Wick Communications

Lies, damn lies and statistics

In Ethics on 1 Mar 2012 at 11:39 am

Washington D.C. Police Chief Cathy Lanier is pictured at left in this photo by Carol Guzy of the Washington Post.

You may have seen that the Washington Post added a lengthy editor’s note onto a story about the way the D.C. police force tracks crime. The newspaper’s attempt to clarify came after sharp criticism from the city’s police chief.

I think all of it – the story, the chief’s outrage, the newspaper’s clarification and especially the resulting thoughtful analysis of crime in the city – serves readers well. What do you think?

The original story points out that the D.C. police use a statistical formula for determining homicide case closures  in any given year that includes cases closed from previous years. As a result, the department can claim to have closed 94 percent of its cases in 2011. But, as the Post pointed out, that includes 40 cases that lagged from past years. Factor those out, and the city has only closed 57 percent of the cases that opened in 2011.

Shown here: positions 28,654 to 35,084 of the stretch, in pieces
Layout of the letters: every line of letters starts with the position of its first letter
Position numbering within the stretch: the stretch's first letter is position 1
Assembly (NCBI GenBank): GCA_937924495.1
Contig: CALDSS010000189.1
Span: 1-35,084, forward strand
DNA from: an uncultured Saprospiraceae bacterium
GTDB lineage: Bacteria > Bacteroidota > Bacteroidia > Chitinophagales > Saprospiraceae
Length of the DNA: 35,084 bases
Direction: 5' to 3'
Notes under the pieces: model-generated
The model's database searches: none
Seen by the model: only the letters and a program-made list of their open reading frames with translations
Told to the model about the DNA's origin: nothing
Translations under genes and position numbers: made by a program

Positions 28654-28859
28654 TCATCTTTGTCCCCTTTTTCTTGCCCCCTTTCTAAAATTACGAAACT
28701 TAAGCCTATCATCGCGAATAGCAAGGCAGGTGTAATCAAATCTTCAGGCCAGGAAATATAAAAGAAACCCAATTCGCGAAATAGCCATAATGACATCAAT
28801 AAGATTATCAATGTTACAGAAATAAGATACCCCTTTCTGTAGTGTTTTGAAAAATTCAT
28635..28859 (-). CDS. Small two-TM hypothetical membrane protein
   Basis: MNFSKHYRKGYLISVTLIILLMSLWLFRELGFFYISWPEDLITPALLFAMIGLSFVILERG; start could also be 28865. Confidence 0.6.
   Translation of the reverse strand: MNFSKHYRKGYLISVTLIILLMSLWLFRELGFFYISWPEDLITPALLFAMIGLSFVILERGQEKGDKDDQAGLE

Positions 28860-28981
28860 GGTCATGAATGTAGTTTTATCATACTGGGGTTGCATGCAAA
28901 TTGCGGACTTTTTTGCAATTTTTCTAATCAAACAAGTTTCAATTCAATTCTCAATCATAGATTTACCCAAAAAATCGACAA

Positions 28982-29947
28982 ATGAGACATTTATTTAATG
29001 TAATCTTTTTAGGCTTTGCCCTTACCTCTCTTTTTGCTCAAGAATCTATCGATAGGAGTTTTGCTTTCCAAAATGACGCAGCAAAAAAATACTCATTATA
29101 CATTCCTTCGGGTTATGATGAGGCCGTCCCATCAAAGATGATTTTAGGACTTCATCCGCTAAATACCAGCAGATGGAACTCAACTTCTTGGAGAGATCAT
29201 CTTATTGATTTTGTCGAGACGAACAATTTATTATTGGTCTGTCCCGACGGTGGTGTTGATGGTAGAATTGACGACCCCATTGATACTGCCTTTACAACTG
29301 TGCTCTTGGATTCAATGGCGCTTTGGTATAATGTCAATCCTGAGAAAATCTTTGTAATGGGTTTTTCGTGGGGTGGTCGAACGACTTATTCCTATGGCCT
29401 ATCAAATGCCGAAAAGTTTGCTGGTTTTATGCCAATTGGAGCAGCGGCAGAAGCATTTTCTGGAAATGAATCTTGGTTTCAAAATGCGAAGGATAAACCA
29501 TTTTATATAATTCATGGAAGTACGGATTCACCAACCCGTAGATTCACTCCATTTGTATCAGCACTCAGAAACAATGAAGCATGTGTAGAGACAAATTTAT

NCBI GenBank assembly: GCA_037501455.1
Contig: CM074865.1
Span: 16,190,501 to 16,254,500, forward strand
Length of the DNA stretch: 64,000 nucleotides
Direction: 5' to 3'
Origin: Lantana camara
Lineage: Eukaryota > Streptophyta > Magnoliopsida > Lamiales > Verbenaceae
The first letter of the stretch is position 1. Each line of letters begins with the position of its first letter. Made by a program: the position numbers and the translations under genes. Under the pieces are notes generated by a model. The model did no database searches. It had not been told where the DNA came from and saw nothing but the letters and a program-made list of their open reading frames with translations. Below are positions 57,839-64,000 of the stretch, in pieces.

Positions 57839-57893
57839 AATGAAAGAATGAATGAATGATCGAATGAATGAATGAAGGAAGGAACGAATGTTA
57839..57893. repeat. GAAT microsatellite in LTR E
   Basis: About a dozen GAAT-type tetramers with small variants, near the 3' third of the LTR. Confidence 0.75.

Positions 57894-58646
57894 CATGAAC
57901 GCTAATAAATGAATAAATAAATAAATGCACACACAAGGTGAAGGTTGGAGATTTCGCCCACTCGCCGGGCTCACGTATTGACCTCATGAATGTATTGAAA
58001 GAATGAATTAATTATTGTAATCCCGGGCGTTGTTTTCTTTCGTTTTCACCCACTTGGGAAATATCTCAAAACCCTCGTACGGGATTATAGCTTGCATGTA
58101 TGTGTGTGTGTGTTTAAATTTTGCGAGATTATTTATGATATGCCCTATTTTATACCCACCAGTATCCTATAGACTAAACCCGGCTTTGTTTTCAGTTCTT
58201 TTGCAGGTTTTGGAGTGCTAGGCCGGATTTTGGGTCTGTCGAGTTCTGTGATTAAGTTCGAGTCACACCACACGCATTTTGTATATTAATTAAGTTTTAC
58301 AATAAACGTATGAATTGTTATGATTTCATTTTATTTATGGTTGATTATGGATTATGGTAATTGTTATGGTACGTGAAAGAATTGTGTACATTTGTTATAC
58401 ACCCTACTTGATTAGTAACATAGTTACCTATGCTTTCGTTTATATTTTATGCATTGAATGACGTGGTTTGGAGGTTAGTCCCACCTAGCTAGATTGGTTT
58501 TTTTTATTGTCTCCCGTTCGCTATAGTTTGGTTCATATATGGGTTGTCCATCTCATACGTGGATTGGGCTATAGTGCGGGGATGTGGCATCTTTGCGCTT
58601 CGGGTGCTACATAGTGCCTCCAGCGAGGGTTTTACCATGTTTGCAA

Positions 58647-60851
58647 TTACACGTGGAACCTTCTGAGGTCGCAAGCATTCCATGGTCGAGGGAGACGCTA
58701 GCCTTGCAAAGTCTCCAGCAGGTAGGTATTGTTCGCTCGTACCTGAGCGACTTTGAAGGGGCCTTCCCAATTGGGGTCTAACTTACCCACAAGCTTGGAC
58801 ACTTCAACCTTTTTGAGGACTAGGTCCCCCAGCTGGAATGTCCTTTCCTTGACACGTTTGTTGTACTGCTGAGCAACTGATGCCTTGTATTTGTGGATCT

I think the newspaper is absolutely right to point that out. In fact, I may have used words like “trick” and “fudge” as the newspaper did the first time around.

However, the newspaper failed to note that the D.C. cops were merely using the statistical “trick” that is standard in the industry. Meaning, perhaps, that a lot of us newspaper editors should crunch these numbers in our own communities. …

So I think the chief has a point. The newspaper should have noted that the statistical trick wasn’t really a trick so much as standard operating procedure used at departments across the country. Is it done to deceive the public into thinking cops are doing a better, quicker job closing cases than is justified? I would leave readers to decide.

Anyway, it’s in an interesting story and one that I’m sure many in the community found fascinating. In fact, hundreds of readers have commented on the Washington Post website. And the chief herself says, “I think the editor’s note in The Washington Post is a significant step and I appreciate it.”

I’d say there are worse offenses than running a story that points to the way crimes are solved and public resources are used, a story that generates a lot of talk and even some dialogue between the newspaper’s top editor and the city’s police chief.



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